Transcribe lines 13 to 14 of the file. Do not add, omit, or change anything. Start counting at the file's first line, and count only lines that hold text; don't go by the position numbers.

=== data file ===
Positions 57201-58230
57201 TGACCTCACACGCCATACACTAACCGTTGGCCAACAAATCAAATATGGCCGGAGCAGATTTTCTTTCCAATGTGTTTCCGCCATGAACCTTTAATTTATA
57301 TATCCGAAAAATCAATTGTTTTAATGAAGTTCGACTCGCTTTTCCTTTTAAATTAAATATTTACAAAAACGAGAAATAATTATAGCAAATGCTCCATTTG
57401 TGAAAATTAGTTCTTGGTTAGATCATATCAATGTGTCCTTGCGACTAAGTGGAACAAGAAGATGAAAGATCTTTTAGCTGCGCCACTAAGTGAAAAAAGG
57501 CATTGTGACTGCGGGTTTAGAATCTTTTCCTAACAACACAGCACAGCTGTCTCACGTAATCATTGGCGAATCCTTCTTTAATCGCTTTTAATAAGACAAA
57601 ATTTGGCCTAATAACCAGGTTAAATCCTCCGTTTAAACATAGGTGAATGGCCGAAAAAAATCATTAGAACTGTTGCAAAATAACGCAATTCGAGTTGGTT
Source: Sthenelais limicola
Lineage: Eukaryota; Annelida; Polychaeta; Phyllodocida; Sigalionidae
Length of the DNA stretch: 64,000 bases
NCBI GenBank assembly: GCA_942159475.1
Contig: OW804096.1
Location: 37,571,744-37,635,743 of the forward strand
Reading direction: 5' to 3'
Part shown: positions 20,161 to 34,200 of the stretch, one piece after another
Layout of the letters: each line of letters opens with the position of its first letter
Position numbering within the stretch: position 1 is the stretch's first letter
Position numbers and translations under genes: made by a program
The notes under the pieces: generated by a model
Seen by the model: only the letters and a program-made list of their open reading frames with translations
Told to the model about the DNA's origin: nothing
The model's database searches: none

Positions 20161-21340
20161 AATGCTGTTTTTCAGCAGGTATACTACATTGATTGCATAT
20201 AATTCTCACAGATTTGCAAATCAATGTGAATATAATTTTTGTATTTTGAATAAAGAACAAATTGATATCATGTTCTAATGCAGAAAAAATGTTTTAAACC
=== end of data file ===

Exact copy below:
Reading direction: 5' to 3'
Part shown: positions 20,161 to 34,200 of the stretch, one piece after another